Mr. Trump got lucky when Lieutenant-General H. R. McMaster accepted his invitation to serve as national security adviser. Commentators from a wide range of political perspectives have applauded this choice, pointing to McMaster’s distinguished record of military service, from Operation Desert Storm to the present. Some have called him a “warrior-soldier,” noting his PhD from the University of North Carolina. It’s as a fellow scholar that I know McMaster best.
We met in graduate school in the fall of 1992. He was at UNC to get a Master’s Degree on his way to teach at West Point. Also a veteran of Desert Storm, I had enrolled in the Ph.D. program at Duke after leaving the Army. McMaster was an unforgettable classmate, with boundless energy and intellectual curiosity that have remained intact since. His classmates had the opportunity to read his Master’s thesis, which he quickly expanded into a dissertation that even more rapidly became the bestselling “Dereliction of Duty.” For 25 years, I have respected and admired McMaster’s intellect, his battlefield record, and his incisive analysis of the strategic problems that have bedeviled the American military in the last 75 years: from tank warfare in the plains of Europe, to counterinsurgency in Iraq, to counter-corruption in Afghanistan.
So what’s the problem with McMaster’s appointment? Just this: how long can an officer best known for blunt and incisive opinions based in careful study, last in a Trump administration that is cavalier with the facts and intolerant of dissent?
Other pundits have already weighed in on the issues posed in “Dereliction of Duty,” in which McMaster eviscerated Lyndon Johnson’s military advisors for their failure to give honest advice about the probability of success in Vietnam. Those pundits wonder if McMaster will live up to his own standard for blunt and honest advice. Knowing McMaster, I’m confident he will. But what exactly will they clash about?
They will disagree about the fundamentals of U.S. strategy. In essence, Trump’s strategy for the physical security of the United States against attack by terrorists is “body-based.” It’s a sort of non-lethal version of what the military calls “interdiction.” His executive orders on refugees, on the seven named majority-Muslim nations, and his notion of “extreme vetting,” all stake out an intention to make the nation safer by preventing the arrival of individuals who would do us harm. His hope is to literally stop every body that might be a threat from entering the country.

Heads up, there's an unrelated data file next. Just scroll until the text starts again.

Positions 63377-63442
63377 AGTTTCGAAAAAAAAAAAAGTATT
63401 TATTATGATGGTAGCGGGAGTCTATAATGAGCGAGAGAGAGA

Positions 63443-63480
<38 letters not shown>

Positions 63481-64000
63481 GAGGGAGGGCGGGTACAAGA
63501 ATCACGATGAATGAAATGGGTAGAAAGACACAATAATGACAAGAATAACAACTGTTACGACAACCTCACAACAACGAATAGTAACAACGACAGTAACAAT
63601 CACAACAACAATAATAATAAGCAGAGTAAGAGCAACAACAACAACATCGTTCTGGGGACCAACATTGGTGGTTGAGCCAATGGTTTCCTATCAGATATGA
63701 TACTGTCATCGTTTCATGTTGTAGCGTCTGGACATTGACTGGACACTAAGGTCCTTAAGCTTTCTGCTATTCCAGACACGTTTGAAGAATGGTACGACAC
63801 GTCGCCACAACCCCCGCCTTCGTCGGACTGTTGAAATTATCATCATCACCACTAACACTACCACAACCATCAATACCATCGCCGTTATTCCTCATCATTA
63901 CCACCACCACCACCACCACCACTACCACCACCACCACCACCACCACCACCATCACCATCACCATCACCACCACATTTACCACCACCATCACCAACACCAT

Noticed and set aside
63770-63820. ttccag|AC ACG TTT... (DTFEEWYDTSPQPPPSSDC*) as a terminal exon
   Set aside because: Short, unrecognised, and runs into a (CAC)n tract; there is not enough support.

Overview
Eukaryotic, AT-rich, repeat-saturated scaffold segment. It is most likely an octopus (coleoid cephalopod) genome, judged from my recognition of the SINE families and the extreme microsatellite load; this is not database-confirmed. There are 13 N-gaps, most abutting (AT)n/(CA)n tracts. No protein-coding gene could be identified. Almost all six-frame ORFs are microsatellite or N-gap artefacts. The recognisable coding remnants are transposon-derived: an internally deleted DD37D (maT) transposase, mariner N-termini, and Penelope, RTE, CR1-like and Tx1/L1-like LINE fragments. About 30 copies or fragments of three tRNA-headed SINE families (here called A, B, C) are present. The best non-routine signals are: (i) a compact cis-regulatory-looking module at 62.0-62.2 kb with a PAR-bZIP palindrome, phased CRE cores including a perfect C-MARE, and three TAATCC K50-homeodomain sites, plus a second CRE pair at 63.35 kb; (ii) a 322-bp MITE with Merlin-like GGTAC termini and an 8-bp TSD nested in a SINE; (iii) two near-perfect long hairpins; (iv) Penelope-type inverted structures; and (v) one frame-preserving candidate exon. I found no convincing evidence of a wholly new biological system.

In contrast, McMaster is an expert practitioner of the much more subtle, traditional counterinsurgency strategy, which is based on hope and persuasion rather than fear and interdiction. Known for his skillful use of counterinsurgency in Tal Afar, Iraq, he played a key role in authoring the military’s current counterinsurgency manual. In contrast to Trump’s body-based strategy, traditional counterinsurgency promotes a vision of a more hopeful future and then protects and supports a wide enough population in a given war zone that the silent majority among them, persuaded by that hopeful message, will provide intelligence against insurgents. In the face of this slower, more steady approach, physical threats from insurgents will diminish or disappear. McMaster is wise enough to recognize that total interdiction of individual threats is an unattainable goal—as American attempts to interdict North Vietnam’s support for the guerrilla war in South Vietnam proved. If our goal is to prevent a San Bernardino or an Orlando, interdiction cannot possibly lead to success, given the easy access to weapons within the United States. And as McMaster is keenly aware, even the attempt will only generate a greater level of antipathy and mistrust from the Muslim population. And in the end, the friendship, cooperation, and support of that population are necessary preconditions to preventing any attacks that might arise from a tiny minority within it.
Furthermore, since the Second World War, American national security strategy has had two separate but intertwined components: the physical security of the homeland, and the promotion of our interests abroad. Promoting our interests has meant a lot of different things, but one assumption has remained constant: that acting on behalf of allies and against threats emerging abroad will promote the physical security of the United States while also preserving our economy and thus our way of life. The Trump administration’s proposal to secure a total interdiction of physical threats will radically undermine the pursuit of our interests abroad. Neutral and allied nations are already dismayed, and worse, over a billion normally peaceful Muslims will be forced to reassess their understanding of what America stands for, and whether America has become a threat to them personally.
Lieutenant-General McMaster knows all this as well as I do. So does almost any strategist of either party over the last seventy years. In fact, McMaster has already departed from the administration’s emphasis on “radical Islamic terrorism,” arguing that the broad brush implied by that phrase does more harm than good. We have long been a nation whose strategy was based on the appeal of our ideas. If we begin to forsake those ideas, our strategy will suffer. And then, I predict, there will be conflict between President Trump and his new national security adviser.
Wayne E. Lee, a history professor at the University of North Carolina at Chapel Hill and the formert Harold K. Johnson Chair of Military History at the US Army War College. He is the author of “Waging War: Conflict, Culture, and Innovation in World History.”